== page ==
Elhuyar Zientzia eta Teknologia aldizkariaren zuzendaria
Two and a half years after a first earthquake and tsunami, Fukushima's Daicchi nuclear power plant was destroyed and a nuclear catastrophe occurred. And the situation remains far from controlled. On the contrary, the distrust in the management being carried out by the owner of the plant, Tepco, and the position of the Japanese government is very large.
The main concern now is the water they have in the tanks. For the cooling of the reactors 400 thousand liters of water are used daily, which are stored in the tanks where radioactivity is eliminated and poured into the sea. In total there are thousand tanks leaking tanks, not only tanks but also reactors. Radioactive water is being mixed with groundwater and is being poured into the sea, and to curb it, the plan commissioned by Tepco has been supported by a small number of people, given the poor management and communication that is being carried out after the Fukushima nuclear disaster.
Although the Japanese government announced in early September that it would take responsibility for cleaning plans, the scientific journal Nature has not considered enough. In September, an editorial noted the need to create an international team of experts, a solution to look together.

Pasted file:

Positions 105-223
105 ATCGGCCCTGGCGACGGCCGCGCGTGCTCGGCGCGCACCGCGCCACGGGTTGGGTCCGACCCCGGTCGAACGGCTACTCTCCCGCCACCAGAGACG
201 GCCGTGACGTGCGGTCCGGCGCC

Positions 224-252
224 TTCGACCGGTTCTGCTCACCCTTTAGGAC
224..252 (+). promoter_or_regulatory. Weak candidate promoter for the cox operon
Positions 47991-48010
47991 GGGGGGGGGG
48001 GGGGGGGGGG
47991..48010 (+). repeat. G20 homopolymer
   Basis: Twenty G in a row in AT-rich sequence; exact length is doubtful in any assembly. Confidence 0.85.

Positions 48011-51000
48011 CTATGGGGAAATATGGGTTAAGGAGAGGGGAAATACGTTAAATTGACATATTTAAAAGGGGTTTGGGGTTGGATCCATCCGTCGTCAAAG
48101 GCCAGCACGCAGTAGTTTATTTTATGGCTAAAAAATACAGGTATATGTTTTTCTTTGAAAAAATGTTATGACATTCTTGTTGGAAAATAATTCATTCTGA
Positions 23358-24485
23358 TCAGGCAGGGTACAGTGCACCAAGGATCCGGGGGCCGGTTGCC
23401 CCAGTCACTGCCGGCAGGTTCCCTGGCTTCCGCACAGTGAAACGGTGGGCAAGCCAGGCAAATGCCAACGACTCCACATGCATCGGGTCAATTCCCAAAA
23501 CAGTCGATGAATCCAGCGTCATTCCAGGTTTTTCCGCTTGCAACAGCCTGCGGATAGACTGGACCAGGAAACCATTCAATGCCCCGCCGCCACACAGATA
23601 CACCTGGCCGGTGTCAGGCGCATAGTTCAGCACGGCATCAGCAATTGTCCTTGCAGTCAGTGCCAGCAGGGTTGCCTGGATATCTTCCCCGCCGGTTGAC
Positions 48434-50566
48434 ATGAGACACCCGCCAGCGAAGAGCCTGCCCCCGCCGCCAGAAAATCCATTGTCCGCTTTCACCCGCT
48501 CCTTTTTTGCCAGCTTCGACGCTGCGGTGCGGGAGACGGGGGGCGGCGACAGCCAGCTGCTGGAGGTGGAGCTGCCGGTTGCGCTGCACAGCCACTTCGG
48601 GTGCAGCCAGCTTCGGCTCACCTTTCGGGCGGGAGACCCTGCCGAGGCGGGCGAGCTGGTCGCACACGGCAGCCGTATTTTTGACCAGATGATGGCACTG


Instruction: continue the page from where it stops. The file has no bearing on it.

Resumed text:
Ken Buesseler, researcher at the Wood Hoods Institute of Oceanography, and one of the people who from the beginning has been studying radioactivity from Fukushima to the sea. It calls for the participation of independent experts to investigate the consequences of the ocean, conduct an impartial analysis of its consequences and present results to the increasingly skeptical public. In the interview given to Elhuyar magazine he was very concerned about emissions from tanks and buildings, and warned that the priority should be to stop them. According to him, there is currently more radioactivity in tanks and fuel bars than in 2011, and any new accident can cause more damage than the initial incident.
Saioa hasi iruzkinak uzteko.